Cavalry Troops in South Korea Get Up Close and Personal with Russian Battle Tanks

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U.S. Army M1A2 Abrams crew from 6-9 Cavalry Regiment, 3rd Armored Brigade Combat Team, 1st Cavalry Division, fires the main gun during a qualification range at Rodriguez Live Fire Range, Republic of Korea, Oct. 8, 2019. (U.S. Army photo/Jacob Kohrs)
U.S. Army M1A2 Abrams crew from 6-9 Cavalry Regiment, 3rd Armored Brigade Combat Team, 1st Cavalry Division, fires the main gun during a qualification range at Rodriguez Live Fire Range, Republic of Korea, Oct. 8, 2019. (U.S. Army photo/Jacob Kohrs)

POCHEON, South Korea -- Soldiers of the U.S. 3rd Armored Brigade Combat Team, nearly five months into a nine-month rotation in South Korea, peered this week inside a Cold War relic, one they may still encounter on the battlefield.

At the Rodriguez Live Fire Range, part of a training complex spread over more than 3,000 acres, troops of 3rd Battalion, 8th Cavalry Regiment out of Fort Hood, Texas, inspected Russian T-80 battle tanks courtesy of their South Korean army hosts. South Korea still fields the T-80 as part of its arsenal.

"This is an opportunity for my soldiers to take a look at a T-80U tank," Sgt. 1st Class Travis Husted, a platoon sergeant, told Stars and Stripes on Tuesday. "It gives the opportunity to crawl around, check out their capabilities, limitations and understanding, due to the fact that it's a type of tank that threat countries often use. It's an opportunity for them to understand what they are going to be up against, possibly."

South Korea's own 3rd Armored Brigade brought the tanks to the complex. It acquired dozens of T-80Us from Russia in the mid-1990s to satisfy debts left by the former Soviet Union. Introduced in 1976, the T-80 succeeded the mainstay T-64 and T-72 tanks of the Red Army.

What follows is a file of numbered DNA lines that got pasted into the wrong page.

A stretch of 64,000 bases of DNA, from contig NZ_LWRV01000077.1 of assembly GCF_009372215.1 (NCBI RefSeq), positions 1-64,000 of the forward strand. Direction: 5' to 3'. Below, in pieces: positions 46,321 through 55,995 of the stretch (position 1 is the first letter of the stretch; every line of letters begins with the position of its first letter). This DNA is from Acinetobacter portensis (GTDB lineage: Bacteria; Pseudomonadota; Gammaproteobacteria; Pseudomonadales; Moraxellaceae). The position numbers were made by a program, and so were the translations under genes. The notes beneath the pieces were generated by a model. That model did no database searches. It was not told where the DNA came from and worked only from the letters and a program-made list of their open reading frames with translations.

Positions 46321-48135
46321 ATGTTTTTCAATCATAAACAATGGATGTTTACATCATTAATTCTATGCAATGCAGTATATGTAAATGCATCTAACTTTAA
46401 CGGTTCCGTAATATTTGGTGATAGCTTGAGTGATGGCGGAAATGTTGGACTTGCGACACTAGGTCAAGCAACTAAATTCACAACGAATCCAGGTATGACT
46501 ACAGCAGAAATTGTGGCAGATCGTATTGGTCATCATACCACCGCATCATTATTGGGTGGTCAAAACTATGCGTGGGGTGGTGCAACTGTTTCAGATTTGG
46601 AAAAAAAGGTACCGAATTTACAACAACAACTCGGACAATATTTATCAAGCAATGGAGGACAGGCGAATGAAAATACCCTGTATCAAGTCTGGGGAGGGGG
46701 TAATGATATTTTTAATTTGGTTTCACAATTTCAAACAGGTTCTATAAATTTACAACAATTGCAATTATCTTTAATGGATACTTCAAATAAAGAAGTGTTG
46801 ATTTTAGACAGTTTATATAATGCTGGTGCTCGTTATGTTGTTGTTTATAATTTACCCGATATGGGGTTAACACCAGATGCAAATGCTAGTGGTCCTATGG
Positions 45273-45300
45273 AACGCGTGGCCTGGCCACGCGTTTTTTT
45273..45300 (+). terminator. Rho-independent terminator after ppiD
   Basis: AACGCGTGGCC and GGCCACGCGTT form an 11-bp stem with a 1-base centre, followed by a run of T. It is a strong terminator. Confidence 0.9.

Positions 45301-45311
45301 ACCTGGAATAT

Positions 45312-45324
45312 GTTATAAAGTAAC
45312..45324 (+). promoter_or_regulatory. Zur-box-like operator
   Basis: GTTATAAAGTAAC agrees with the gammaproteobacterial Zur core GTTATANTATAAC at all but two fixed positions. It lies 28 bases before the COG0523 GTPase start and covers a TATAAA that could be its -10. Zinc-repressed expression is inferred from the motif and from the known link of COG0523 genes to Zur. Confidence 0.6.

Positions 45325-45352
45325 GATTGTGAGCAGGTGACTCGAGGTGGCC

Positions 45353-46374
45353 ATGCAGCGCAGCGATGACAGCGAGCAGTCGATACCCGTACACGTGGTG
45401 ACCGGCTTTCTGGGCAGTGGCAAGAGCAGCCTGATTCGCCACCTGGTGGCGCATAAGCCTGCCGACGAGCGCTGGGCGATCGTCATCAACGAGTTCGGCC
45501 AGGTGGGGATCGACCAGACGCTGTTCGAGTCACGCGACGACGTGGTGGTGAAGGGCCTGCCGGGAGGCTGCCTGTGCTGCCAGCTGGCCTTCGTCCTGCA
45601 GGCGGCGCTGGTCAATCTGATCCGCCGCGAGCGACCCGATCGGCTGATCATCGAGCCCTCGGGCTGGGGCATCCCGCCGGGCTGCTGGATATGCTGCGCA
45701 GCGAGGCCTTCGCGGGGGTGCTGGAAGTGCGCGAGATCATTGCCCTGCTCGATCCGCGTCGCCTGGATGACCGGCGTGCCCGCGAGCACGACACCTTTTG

South Korea also fields two newer battle tanks, the K1 Type-88 and the more recent K2 Black Panther.

U.S. forces employ the M1 Abrams battle tank and at the live fire range the tank crews from Fort Hood train as a single four-man team: tank commander, gunner, loader and driver.

Pvt. Christian Pelissier, a loader on an Abrams, said this was the first Korean tank he has seen since joining the brigade in July.

"You can tell the equipment is outdated, and it's actually pretty cool they're able to adapt to that and still use it in modern battlefields," he said. "I was able to hop in the gunner seat and the driver's seat and have a look around. I also didn't even know that it was auto-loading."

The two brigades held a battle drill involving two South Korean and four U.S. tanks and 16 soldiers on the range Tuesday, even after the U.S. and South Korea postponed a joint air drill over the weekend in the wake of complaints from North Korea. Another tank drill was scheduled Wednesday.

The North characterizes U.S.-South Korean military exercises as rehearsals for invasion. U.S. Defense Secretary Mark Esper postponed the air force drill as an "act of goodwill" meant to bring the North back to negotiations aimed at eliminating its nuclear arsenal. The North dismissed the gesture as insufficient.

For the U.S. tankers, working with an ally was a valuable experience, said Husted, the platoon sergeant.

"One of the most delicate tasks that we have as an armored force is coordinating with adjacent units -- that's a task that we have a hard time mastering within our own army," he said. "Having the opportunity to go outside to a friendly nation and coordinate with their tank units and master it here is pretty unique."

As a major combat unit that is on the peninsula for only nine months, the rotational unit is disadvantaged from the day it arrives, compared to permanent units that have built a working relationship with the Korean allies.

"Each unit that comes in has to build that new local chemistry that is organic to them and their local counterparts," said platoon leader 1st Lt. Herman Hoffman. "Having events like this provides that opportunity for us to work together and continue to build that relationship."

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